A further objective is to provide a hydrophone which responds to only the pressure component of the seismic reflection signal and which will be sufiiciently rugged to withstand severe handling.
For a more complete understanding of the present invention and for further objects and advantages thereof, reference may now be had to the following description taken in conjunction with the accompanying drawings in which:
Fig. 1 illustrates a marine operation;
Fig. 2 is a segment of the cable of Fig. 1 including two detectors and an impedance matching unit;
Fig. 3 illustrates the units of Fig. 2 as they are payed out from the back of a boat;
Fig. 4 is an enlarged view of one detector secured to a marine cable;
Fig. 5 is a sectional view of Fig. 4 taken along the line 5-5 of Fig. 4;
Fig. 6 is a segmented view of one transducer and an impedance matching unit with an interconnecting cable;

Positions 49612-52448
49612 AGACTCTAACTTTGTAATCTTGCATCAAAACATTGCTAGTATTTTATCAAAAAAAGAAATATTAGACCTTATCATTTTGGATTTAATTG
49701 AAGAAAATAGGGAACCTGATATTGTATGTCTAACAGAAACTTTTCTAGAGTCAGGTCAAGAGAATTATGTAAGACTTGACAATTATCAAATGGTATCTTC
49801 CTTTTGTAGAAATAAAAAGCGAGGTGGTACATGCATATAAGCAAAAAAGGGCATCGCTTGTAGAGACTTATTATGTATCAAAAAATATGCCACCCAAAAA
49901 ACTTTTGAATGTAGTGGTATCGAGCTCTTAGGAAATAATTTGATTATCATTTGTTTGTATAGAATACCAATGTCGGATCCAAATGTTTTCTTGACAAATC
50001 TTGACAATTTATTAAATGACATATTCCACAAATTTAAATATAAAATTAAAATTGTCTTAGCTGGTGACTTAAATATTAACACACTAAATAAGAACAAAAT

Fig. 7 is a view taken along the line 77 of Fig. 6; and
Fig. 8 is a sectional view taken along the line 8-8 of Fig. 6.
Referring now to Fig. 1, there is illustrated a boat 10 from which there depends a cable 11 having attached thereto a plurality of clusters of seismic detectors 13, 14 and 15. Each of the clusters 13, 14 and 15 includes one or more transducers and an impedance matchingor transformer section. As shown in the enlarged Figs.
11. Cable 11 preferably includes a strain element to provide requisite strength for towing and also includes a plurality of signal channels for transmitting signals to the boat 10. As shown in Fig. 3, cable 11 passes over a drum 25 mounted on shaft 26 at the stern 27 of boat 10. The seismometer 13b is so secured over cable 11 in accordance with the present invention that it may pass over drum 25 without damage thereto even though the detector itself is an elongated rigid member. While the internal structure of the transducer will be explained in connection with Figs. 6-8, the manner in which the transducers are secured to the cable 11 is shown in Fig.